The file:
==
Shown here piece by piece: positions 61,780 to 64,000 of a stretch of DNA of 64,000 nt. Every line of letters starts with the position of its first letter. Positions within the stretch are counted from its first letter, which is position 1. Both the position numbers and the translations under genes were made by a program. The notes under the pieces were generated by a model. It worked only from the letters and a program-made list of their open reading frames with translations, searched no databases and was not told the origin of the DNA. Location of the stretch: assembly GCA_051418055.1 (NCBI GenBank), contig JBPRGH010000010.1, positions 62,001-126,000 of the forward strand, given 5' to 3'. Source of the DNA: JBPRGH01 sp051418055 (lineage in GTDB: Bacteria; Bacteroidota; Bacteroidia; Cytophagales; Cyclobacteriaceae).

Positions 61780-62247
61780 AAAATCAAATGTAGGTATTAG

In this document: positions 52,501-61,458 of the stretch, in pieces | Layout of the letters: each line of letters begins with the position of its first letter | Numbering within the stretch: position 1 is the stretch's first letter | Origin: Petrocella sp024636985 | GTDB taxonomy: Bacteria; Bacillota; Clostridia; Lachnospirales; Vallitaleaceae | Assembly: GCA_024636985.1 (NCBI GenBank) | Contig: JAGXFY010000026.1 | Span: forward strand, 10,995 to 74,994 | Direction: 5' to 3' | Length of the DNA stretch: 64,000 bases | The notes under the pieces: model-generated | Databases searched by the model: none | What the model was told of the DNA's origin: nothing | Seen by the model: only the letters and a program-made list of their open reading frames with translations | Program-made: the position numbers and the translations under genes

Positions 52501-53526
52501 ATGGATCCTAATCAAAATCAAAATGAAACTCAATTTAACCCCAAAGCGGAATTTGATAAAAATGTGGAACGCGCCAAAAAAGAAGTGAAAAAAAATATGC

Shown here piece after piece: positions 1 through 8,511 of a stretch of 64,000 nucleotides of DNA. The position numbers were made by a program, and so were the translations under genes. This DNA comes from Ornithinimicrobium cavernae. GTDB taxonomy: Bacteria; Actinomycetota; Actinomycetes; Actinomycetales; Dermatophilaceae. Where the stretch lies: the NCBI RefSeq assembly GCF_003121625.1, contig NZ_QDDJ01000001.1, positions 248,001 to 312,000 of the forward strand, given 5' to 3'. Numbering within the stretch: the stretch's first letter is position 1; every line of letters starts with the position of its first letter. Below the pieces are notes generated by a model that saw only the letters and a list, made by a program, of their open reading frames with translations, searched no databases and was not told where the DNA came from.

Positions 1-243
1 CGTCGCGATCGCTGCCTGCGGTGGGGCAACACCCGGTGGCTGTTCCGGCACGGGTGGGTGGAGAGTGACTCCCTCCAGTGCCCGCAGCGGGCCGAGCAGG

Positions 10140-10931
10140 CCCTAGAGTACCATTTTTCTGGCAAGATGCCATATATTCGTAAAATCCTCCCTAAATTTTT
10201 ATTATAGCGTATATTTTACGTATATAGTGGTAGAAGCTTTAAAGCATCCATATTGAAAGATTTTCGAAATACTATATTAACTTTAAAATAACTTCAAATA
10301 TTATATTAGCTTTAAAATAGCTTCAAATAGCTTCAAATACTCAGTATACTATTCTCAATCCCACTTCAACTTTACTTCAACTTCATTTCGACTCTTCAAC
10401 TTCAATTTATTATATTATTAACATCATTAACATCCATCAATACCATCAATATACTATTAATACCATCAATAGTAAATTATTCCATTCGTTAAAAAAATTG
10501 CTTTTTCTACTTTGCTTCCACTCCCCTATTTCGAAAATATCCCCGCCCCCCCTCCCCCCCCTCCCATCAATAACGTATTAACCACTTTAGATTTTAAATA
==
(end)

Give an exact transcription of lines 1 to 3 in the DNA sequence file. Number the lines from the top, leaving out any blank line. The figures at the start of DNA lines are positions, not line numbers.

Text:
Shown here piece by piece: positions 61,780 to 64,000 of a stretch of DNA of 64,000 nt. Every line of letters starts with the position of its first letter. Positions within the stretch are counted from its first letter, which is position 1. Both the position numbers and the translations under genes were made by a program. The notes under the pieces were generated by a model. It worked only from the letters and a program-made list of their open reading frames with translations, searched no databases and was not told the origin of the DNA. Location of the stretch: assembly GCA_051418055.1 (NCBI GenBank), contig JBPRGH010000010.1, positions 62,001-126,000 of the forward strand, given 5' to 3'. Source of the DNA: JBPRGH01 sp051418055 (lineage in GTDB: Bacteria; Bacteroidota; Bacteroidia; Cytophagales; Cyclobacteriaceae).

Positions 61780-62247
61780 AAAATCAAATGTAGGTATTAG